One of Mexico’s foremost social and political chroniclers and its most celebrated cultural critic, Carlos Monsiváis has read the pulse of his country over the past half century. The author of five collections of literary journalism pieces called crónicas, he is perhaps best known for his analytic and often satirical descriptions of Mexico City’s popular culture.
This comprehensive study of Monsiváis’s crónicas is the first book to offer an analysis of these works and to place Monsiváis’s work within a theoretical framework that recognizes the importance of his vision of Mexican culture. Linda Egan examines his ideology in relation to theoretical postures in Latin America, the United States, and Europe to cast Monsiváis as both a heterodox pioneer and a mainstream spokesman. She then explores the poetics of the contemporary chronicle in Mexico, reviewing the genre’s history and its relation to other narrative forms. Finally, she focuses on the canonical status of Monsiváis’s work, devoting a chapter to each of his five principal collections.
Egan argues that the five books that are the focus of her study tell a story of ever-renewing suspense: we cannot know “the end” until Monsiváis is through constructing his literary project. Despite this, she observes, his work between 1970 and 1995 documents important discoveries in his search for causes, effects, and deconstructions of historical obstacles to Mexico’s passage into modernity.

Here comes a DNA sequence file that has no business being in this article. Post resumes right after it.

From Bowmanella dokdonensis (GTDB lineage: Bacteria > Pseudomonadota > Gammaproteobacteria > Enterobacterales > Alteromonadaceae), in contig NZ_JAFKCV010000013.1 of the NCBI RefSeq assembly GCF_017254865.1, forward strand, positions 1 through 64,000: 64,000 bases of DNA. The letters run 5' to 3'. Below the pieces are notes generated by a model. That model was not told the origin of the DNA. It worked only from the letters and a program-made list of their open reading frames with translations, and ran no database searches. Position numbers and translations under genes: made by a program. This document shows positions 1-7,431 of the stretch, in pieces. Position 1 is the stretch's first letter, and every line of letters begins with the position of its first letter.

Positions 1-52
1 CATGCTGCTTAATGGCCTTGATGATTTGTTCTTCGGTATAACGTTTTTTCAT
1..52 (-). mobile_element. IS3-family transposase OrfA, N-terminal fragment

While anthropologists and historians continue to introduce new paradigms for the study of Mexico’s cultural space, Egan’s book provides a reflexive twist by examining the work of one of the thinkers who first inspired such a critical movement. More than an appraisal of Monsiváis, it offers a valuable discussion of theoretical issues surrounding the study of the chronicle as it is currently practiced in Mexico. It balances theory and criticism to lend new insight into the ties between Mexican society, social conscience, and literature.
Charts the progress and failure of Colombian President Andrés Pastrana’s efforts to bring an end to sixty years of civil war.
The civil war in Colombia has waxed and waned for almost sixty years with shifting goals, programs, and tactics among the contending parties and with bursts of appalling violence punctuated by uneasy truces, cease-fires, and attempts at reconciliation. Varieties of Marxism, the economics of narco-trafficking, peasant land hunger, poverty, and oppression mix together in a toxic stew that has claimed uncounted lives of (most often) peasants, conscript soldiers, and people who just got in the way.